PARKERSBURG - Proposed changes in Wood County's floodplain ordinance will be forwarded to the county commission for public hearing.
Wood County Planning Commission approved the changes during its meeting Wednesday night.
Wood County Emergency Management Director Ed Hupp said the county commission is required to have two readings of the proposed changes, one of those readings must be a public hearing. County Administrator Marty Seufer said no date has been set yet for the hearing before the commission. County officials said it would probably be a month or so before a hearing is held.
Copies of the proposed changes in the floodplain ordinance are available to the public in the building permit office, room 308 of the Wood County Courthouse, county administrator's office on the second floor of the courthouse, or from Hupp at the 911 Center, 911 Core Road during regular business hours, 8:30 a.m.-4:30 p.m., Monday through Friday.
"After the second reading the changes would be finalized. Most of the changes are just to update our ordinance to comply with changes in state law. Our ordinance hasn't been changed since 2007," Hupp said.
The Federal Emergency Management Agency made changes earlier in the county floodplain maps, the period for appeal on those changes expired in February. Hupp said some individuals did review the maps during that process but the only appeal was filed by him.
"There were some overlays on the maps that didn't line up and the quality of the preliminary paper maps wasn't very good in some cases making them difficult to read. They said we would receive better qualify copies," Hupp said.
"Changes in the ordinance include some definitions and from now on we have to ask the permit applicant, if they build a new home and it is elevated, they have to sign an agreement that they will not convert the lower level to living space. It can be used as a garage or storage, but not as living space. That's always been the case, but now they have to sign an agreement to that effect," Hupp said.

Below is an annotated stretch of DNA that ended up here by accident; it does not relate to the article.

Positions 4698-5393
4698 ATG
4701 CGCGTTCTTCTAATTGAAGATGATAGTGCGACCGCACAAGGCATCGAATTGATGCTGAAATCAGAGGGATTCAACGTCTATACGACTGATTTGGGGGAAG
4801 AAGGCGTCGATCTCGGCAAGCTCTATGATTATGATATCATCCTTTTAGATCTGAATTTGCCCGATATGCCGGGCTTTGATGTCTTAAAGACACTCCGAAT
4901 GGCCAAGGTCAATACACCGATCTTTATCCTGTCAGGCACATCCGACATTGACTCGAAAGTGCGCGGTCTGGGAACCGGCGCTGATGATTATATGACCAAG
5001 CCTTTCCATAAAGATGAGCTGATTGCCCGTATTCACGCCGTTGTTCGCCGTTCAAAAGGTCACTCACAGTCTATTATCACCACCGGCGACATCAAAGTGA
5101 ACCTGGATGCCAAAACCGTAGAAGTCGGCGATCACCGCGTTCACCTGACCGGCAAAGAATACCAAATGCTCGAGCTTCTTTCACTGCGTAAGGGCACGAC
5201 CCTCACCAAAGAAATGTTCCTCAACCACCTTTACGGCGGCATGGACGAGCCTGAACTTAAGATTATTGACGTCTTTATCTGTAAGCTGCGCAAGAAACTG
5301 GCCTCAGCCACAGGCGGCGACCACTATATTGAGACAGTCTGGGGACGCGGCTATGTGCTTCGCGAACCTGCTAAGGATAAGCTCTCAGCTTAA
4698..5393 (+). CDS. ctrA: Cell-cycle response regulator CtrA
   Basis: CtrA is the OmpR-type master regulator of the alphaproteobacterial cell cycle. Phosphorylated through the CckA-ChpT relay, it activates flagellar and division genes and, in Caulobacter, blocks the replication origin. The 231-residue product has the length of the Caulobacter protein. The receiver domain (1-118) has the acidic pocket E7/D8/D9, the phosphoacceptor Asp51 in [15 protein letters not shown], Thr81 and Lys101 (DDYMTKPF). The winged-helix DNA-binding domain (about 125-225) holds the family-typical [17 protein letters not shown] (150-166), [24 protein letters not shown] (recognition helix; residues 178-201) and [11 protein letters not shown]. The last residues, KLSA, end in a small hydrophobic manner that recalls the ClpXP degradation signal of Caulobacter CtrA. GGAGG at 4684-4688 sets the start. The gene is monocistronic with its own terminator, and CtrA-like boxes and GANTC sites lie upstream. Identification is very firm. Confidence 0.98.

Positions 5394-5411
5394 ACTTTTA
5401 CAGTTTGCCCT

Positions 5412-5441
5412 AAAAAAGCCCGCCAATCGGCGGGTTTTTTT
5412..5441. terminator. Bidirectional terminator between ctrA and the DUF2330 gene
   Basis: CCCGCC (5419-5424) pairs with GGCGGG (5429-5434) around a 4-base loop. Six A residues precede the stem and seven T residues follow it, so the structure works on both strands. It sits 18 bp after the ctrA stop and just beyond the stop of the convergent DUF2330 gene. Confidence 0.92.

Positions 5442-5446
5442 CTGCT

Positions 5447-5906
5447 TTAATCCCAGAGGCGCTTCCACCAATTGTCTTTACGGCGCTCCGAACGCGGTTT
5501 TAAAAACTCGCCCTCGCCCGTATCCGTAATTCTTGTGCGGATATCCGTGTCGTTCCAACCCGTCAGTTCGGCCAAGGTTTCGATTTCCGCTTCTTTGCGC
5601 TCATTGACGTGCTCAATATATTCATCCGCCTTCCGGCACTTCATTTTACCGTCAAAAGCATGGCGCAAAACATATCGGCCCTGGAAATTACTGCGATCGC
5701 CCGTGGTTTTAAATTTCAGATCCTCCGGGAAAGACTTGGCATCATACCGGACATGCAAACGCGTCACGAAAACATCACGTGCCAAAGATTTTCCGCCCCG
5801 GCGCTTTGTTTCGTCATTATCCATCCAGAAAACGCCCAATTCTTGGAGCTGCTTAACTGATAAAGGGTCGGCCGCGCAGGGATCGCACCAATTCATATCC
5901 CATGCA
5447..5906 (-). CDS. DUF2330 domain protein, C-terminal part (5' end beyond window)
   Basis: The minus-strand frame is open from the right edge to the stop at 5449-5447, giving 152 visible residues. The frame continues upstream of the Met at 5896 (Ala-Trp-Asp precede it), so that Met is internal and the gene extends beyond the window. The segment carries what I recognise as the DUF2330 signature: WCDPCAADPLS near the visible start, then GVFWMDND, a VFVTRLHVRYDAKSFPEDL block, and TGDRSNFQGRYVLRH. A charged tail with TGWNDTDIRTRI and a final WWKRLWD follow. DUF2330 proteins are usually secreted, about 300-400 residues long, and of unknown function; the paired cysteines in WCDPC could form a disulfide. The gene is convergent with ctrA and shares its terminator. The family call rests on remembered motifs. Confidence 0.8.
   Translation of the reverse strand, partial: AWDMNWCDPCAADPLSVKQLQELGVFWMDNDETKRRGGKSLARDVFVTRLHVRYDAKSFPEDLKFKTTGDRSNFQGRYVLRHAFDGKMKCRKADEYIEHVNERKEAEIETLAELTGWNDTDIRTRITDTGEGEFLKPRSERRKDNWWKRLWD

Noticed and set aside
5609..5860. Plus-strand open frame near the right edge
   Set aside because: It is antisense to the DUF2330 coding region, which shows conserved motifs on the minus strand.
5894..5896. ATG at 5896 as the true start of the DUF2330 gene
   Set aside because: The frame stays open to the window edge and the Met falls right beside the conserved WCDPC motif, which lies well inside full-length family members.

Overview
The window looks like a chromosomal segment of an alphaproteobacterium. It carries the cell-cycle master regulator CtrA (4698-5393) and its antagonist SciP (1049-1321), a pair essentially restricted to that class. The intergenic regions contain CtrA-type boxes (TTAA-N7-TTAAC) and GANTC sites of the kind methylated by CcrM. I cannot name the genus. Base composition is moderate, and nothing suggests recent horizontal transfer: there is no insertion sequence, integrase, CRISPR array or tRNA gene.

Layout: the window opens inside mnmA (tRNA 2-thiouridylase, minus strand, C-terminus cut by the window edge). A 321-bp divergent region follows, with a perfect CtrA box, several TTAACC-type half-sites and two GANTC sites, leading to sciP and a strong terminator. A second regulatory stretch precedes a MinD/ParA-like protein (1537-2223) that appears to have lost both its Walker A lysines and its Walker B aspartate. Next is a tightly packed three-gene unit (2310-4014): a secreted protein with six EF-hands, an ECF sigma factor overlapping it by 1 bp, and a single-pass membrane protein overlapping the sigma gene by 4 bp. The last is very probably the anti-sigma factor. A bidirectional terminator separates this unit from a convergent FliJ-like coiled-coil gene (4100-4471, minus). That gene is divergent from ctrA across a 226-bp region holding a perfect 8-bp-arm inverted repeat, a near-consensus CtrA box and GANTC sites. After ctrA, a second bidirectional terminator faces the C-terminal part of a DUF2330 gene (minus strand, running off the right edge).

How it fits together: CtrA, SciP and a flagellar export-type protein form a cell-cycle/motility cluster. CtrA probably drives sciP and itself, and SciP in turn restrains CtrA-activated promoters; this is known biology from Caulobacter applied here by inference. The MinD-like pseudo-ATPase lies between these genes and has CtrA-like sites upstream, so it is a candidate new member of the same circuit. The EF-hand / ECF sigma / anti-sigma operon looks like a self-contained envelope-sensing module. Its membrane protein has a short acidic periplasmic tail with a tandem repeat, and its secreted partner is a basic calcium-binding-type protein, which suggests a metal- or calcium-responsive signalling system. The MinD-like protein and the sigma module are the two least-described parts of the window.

The proposed new ordinance calls this a "non-conversion agreement" and it would be required on all flood-proofed structures and any elevated structures. It would generally apply to "enclosed areas below base flood elevation that are five feet high or more." The applicant also has to notify prospective buyers of the existence of the non-conversion agreement.
Violations of the ordinance are punishable by a fine of $50-$500 plus the cost of prosecution. For failure to pay the fine, the offender would be subject to a potential 10 day sentence.
Hupp noted the flood insurance for the structure would also be affected by non-compliance.
The new ordinance also has some new regulations relating to manufactured homes.
Once the finalized ordinance is enacted it would become effective Nov. 6, according to FEMA.
In 1968, Congress created the National Flood Insurance Program to provide a means for property owners to financially protect themselves. The NFIP offers flood insurance to homeowners, renters, and business owners if their community participates in the NFIP. Participating communities agree to adopt and enforce ordinances that meet or exceed FEMA requirements to reduce the risk of flooding which include requirements for building permits and building elevations for structures within the floodplain areas.
Wood County joined the program in 1977. Violations of floodplain regulations and building permit requirements can result in probation or suspension from the federal flood insurance program, affecting federally subsidized flood insurance policies and future county flood claims through FEMA.
If the county is found to be in violation of flood insurance program regulations, it can be placed on probation or removed from the program, making federally subsidized flood insurance unavailable.